Surveying and maintenance of high-voltage, high-altitude power lines and electrical towers is risky for humans. Drones could quite easily do the same job when operated by a trained technician. Current regulations about drones however have prevented such applications, due to security concerns. These remote-controlled or RC drone planes make the jobs of linemen safer, easier and quicker by letting them find out what exactly is wrong without having to climb up ladders. Recently, mini-helicopters were used to conduct inspection of power-lines of a hydel power plant in the Catskill Mountains.
Unlike the European power companies, US companies can’t adopt drone technology for transmission line and tower inspection due to regulatory obstacles. However, they are hoping that by next inspection season, the authorities will come up with relaxed norms to save millions of tax dollars which are currently spent.
Unlike fun-loving hobbyists who can fly drone planes in most places in the US, commercial users need a pilot’s license, the plane must be lighter than 55 pounds, maximum flying altitude is 200 feet above the ground, and the drone planes can’t be operated beyond the operators line of sight. Essentially, the operators must be in complete control of the drones and can’t rely on assistive technologies to inspect out-of-sight locations.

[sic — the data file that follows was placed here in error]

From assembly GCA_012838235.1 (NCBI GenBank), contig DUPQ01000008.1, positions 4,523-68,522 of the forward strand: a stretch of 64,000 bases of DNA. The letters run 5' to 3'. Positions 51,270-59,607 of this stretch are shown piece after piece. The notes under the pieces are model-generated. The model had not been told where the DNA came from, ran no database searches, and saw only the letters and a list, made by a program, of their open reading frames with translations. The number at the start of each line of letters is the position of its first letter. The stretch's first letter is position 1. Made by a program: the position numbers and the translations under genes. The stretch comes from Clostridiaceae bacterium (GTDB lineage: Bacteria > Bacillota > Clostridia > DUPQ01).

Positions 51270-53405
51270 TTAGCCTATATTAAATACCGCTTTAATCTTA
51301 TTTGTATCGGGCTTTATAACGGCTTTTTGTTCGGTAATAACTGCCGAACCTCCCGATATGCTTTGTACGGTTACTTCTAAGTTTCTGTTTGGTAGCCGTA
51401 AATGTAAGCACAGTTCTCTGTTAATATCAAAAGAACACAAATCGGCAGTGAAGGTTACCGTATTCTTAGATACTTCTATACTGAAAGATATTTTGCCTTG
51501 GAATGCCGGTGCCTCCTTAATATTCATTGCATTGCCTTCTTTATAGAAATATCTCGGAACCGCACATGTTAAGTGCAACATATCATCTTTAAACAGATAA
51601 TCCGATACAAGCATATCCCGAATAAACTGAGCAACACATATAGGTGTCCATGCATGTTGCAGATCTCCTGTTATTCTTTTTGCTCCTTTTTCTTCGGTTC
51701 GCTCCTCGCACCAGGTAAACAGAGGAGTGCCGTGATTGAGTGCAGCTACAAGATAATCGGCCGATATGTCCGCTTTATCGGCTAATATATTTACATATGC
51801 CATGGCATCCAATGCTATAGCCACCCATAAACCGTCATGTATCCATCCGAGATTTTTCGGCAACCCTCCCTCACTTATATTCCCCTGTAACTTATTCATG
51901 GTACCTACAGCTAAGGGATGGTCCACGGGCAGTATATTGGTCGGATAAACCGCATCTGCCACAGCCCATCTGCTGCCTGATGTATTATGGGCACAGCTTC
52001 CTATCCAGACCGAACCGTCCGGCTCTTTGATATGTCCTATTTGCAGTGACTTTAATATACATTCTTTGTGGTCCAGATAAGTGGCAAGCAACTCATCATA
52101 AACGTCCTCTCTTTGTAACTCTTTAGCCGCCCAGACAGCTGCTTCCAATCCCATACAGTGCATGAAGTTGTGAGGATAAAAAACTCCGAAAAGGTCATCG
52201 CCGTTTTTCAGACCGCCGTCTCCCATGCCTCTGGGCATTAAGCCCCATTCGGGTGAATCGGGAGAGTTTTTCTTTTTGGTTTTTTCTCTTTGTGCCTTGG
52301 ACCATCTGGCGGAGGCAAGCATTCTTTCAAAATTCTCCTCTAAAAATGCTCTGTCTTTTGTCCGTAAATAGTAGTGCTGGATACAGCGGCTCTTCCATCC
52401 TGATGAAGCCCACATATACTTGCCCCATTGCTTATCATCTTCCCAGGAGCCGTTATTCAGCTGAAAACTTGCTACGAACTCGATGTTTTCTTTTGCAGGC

Considering that commercial usage can cause privacy and security concerns, the regulations are not entirely unjustified.
As many as 7 US utilities have been approved to fly commercial drones, and can inspect power lines, transformers, wind turbines etc. Since the FAA requires all drone operators to have commercial pilot’s licenses, the use of this RC technology for inspections is currently limited by both manpower and hardware limitations. If pre-programmed computers could be used to fly the drones in well-mapped areas, the technology could become more widely used.
A typical sensor attachment to the drone for commercial inspection purposes can cost between $10000 and $100,000 while sending out teams of inspectors costs utilities companies several hundreds of thousands of dollars each year. Net expenditure per site is like $300 for wind turbines, while people hanging hundreds of feet up in the air from blades of the turbines costs around $10,000. That is apart from the safety concerns. According to the Bureau of Labor Statistics, in 2014 itself 17 utilities workers have been injured due to various reasons. Other than electrical utilities companies, other industries like oil and gas drillers, pipeline operators, construction companies, and agriculture are also looking to use drones to make inspection and mapping tasks quicker, safer, cheaper and more extensive.
Pizza delivery is already being done using drones. Why not try and make the lives of these professionals safer?
Let us know what you think about using auto-pilot drones for commercial applications.
I’m a Generalist Researcher working on a Theory of Reality, Horticulturist, Blogger, Natural Systems Analyst and Amateur Architect